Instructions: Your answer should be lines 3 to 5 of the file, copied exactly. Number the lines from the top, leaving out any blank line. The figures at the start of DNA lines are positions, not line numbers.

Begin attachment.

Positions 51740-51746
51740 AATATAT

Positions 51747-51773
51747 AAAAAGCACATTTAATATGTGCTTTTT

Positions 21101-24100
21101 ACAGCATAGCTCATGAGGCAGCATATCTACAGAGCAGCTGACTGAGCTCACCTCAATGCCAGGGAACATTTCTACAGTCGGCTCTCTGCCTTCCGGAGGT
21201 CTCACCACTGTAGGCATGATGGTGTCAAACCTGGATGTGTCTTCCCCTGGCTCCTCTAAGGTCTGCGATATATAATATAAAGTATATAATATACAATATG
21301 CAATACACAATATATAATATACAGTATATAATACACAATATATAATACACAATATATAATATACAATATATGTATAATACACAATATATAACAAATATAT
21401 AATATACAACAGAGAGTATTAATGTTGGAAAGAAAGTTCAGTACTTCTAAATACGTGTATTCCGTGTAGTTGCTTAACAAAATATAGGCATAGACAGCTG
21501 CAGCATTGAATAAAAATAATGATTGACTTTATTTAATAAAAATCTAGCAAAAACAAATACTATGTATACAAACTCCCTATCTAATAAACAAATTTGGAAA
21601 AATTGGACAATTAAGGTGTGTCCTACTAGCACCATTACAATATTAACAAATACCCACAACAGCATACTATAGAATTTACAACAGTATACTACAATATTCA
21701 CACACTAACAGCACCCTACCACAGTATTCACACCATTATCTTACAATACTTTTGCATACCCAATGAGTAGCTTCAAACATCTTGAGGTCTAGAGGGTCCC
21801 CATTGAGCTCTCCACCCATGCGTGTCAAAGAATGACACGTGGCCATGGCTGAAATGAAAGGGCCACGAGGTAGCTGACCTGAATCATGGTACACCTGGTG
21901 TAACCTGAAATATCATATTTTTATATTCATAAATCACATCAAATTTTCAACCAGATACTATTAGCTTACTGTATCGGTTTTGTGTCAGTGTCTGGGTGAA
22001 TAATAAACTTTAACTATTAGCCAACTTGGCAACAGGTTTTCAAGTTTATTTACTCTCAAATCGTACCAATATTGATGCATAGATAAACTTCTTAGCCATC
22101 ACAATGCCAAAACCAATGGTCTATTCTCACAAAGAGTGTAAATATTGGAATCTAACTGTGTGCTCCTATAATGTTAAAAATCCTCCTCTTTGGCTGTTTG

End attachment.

Positions 51747-51773
51747 AAAAAGCACATTTAATATGTGCTTTTT

Positions 21101-24100